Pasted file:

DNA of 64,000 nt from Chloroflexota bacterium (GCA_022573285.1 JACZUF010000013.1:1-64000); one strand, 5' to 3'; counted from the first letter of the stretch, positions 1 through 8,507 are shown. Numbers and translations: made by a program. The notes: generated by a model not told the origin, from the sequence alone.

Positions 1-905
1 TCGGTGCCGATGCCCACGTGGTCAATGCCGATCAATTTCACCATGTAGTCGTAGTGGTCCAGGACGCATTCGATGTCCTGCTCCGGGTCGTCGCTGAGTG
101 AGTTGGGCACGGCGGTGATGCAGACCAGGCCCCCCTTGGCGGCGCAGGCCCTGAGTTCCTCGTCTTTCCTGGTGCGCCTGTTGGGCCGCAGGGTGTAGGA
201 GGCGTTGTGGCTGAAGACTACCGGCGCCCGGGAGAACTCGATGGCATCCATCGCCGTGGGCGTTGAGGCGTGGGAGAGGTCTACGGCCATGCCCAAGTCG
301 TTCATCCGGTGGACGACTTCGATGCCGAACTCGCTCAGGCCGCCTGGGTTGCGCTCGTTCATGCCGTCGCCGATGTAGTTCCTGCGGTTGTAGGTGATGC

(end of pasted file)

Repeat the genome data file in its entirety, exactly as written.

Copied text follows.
DNA of 64,000 nt from Chloroflexota bacterium (GCA_022573285.1 JACZUF010000013.1:1-64000); one strand, 5' to 3'; counted from the first letter of the stretch, positions 1 through 8,507 are shown. Numbers and translations: made by a program. The notes: generated by a model not told the origin, from the sequence alone.

Positions 1-905
1 TCGGTGCCGATGCCCACGTGGTCAATGCCGATCAATTTCACCATGTAGTCGTAGTGGTCCAGGACGCATTCGATGTCCTGCTCCGGGTCGTCGCTGAGTG
101 AGTTGGGCACGGCGGTGATGCAGACCAGGCCCCCCTTGGCGGCGCAGGCCCTGAGTTCCTCGTCTTTCCTGGTGCGCCTGTTGGGCCGCAGGGTGTAGGA
201 GGCGTTGTGGCTGAAGACTACCGGCGCCCGGGAGAACTCGATGGCATCCATCGCCGTGGGCGTTGAGGCGTGGGAGAGGTCTACGGCCATGCCCAAGTCG
301 TTCATCCGGTGGACGACTTCGATGCCGAACTCGCTCAGGCCGCCTGGGTTGCGCTCGTTCATGCCGTCGCCGATGTAGTTCCTGCGGTTGTAGGTGATGC